89. Hi All,

    Well I have just had the best laugh in a long time. This blog is so funny, Stephen Whitworth, you have my deepest sypathies, I bet you didn’t see this coming and really wish you hadn’t responded initially. You have to laugh. I think the direction that the people who are offended by this image are going is the wrong direction. They should be trying to ban every image of a woman where her body is used to advertise any product or service that men find stimulating. As the reasons they have given for being offended by this image can be used for all other images of women with only two breasts. All this picture does is take the blatantly obvious fact that men are attracted to women’s breasts, isn’t that the whole point, procreation of the species etc, but men equally are attracted to beer so what could be better than beer, “A beautiful woman with three breasts. The advert wasn’t meant to offend and is only humour. I have to admit that since the complaint was made the advertisement had gone global and millions of people have seen it, it has been across facebook everywhere all made possible by this blog.

    Tom King
    British Isles
    United Kingdom

  90. Hi All,

    To add to my message above, I’d like to say that we have all been offended by this advertisement, I feel offended that I was led to believe that women with three breasts existed until I came across this blog and I have been deeply saddened to find that it was a trick! It reminds me of the day I found out that Father Christmas didn’t exist. O Well we can only hope that with gene evolution it may be possible one day.

    Tony King
    British Isles
    United Kingdom

  91. Um, men like breasts. It doesn’t mean we ONLY like breasts, or that don’t otherwise respect your full depth as a person. I, for one, also like brains. And personality. I know many women whom I have a great deal of personal admiration for.

    But, also, I like breasts, in and of themselves. It doesn’t demean the person whose breasts they are, because my liking breasts is in addition to whatever else there is to like about that person, NOT in place of it. If admire a woman’s breasts, it doesn’t mean that I believe they are the ONLY thing worth admiring about her, much as you for some reason insist on pretending it does. So it is not demeaning to women to acknowledge that breasts are attractive to men.

    Try as you might, men are always going to be attracted to female breasts. You’re never going to find a way to change that. I think women’s progress, like that of the human race as a whole, is impeded by denying human sexuality. Wishing for a gender-neutral, lust-free society that simply will never exist so long as we are human and have an evolution-bred longing for each other’s bodies is not going to advance anything for anybody, because it’s fundamentally misguided and unhealthy.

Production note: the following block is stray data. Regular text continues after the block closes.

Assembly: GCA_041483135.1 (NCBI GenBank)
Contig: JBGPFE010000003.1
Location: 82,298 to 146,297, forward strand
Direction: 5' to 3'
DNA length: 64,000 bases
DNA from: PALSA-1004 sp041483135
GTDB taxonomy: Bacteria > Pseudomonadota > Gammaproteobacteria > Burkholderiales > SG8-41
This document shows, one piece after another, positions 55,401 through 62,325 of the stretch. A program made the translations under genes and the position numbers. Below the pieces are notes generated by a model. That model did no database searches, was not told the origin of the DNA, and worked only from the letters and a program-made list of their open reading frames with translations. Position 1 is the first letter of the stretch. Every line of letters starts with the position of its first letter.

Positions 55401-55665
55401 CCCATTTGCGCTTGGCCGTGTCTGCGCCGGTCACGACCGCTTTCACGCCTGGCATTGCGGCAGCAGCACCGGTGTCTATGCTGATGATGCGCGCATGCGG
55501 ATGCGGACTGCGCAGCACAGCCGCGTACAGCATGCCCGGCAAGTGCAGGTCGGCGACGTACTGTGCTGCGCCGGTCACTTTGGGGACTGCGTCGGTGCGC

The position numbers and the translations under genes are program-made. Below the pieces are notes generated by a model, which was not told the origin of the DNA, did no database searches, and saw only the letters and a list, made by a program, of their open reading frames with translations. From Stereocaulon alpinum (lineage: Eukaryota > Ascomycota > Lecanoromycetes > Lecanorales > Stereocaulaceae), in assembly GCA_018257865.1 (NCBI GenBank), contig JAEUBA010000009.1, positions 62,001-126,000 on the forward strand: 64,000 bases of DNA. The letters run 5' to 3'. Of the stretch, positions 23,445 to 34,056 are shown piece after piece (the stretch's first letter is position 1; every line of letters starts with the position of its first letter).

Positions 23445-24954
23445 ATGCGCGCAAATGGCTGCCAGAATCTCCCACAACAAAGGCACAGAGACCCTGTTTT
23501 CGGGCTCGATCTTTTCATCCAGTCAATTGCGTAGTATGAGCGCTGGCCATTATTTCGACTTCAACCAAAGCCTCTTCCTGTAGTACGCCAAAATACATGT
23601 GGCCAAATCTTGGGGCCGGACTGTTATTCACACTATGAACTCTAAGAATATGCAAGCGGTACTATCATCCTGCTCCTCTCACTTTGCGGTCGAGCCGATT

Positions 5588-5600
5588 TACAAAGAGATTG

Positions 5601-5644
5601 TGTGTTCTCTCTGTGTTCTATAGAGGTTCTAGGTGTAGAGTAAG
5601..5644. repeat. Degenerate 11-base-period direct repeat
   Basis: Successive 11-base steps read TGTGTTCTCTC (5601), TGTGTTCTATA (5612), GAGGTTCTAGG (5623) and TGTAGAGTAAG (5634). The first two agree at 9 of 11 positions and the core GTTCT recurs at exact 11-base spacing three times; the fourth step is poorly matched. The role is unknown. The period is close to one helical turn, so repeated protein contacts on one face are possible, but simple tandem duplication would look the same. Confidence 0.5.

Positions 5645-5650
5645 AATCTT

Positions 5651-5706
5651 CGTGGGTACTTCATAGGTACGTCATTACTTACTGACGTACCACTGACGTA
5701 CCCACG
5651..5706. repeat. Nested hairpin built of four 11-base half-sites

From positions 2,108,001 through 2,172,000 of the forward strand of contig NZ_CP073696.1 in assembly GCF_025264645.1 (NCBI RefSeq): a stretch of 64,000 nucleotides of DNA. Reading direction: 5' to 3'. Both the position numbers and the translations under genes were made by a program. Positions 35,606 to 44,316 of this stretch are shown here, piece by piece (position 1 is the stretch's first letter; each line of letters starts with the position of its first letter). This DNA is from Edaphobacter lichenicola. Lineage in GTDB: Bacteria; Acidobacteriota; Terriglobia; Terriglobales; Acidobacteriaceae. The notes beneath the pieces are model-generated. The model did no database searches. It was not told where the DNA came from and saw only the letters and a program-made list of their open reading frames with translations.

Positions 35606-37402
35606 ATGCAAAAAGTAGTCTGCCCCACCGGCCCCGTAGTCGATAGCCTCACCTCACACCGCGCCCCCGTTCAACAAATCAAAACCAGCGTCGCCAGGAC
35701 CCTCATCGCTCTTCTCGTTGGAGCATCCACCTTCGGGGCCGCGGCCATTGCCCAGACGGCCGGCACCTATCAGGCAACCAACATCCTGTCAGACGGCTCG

I don’t believe females are inferior to males in any way, nor should they be denied anything males are not denied, nor should they be held in any less respect than males. But sexuality exists, and will for as long as the human race survives, and acknowledging it is healthier than trying to deny or suppress it. It’s normal, and it doesn’t invalidate or overshadow the million other facets of a person to recognize that. If you were to learn to accept that, you might see how your attitude towards this ad is far more hurtful to society than the ad itself.

    Now, if you’re complaining that this ad is only targeting people who find female breasts attractive (straight males, primarily, plus a small number of others) you’d be correct. This ad’s target demographic is straight males of a certain age and inclination. Marketers target demographics. Always. That’s another thing you’re not going to change. If women drank more Bacardi than men, I bet the image would have been a man with two bulges in his shorts. And, I bet, very few men would feel angry about the “objectification”.

Leave a Reply

Fill in your details below or click an icon to log in:

WordPress.com Logo

You are commenting using your WordPress.com account. Log Out / Change )

Twitter picture

You are commenting using your Twitter account. Log Out / Change )

Facebook photo

You are commenting using your Facebook account. Log Out / Change )

Google+ photo

You are commenting using your Google+ account. Log Out / Change )

Connecting to %s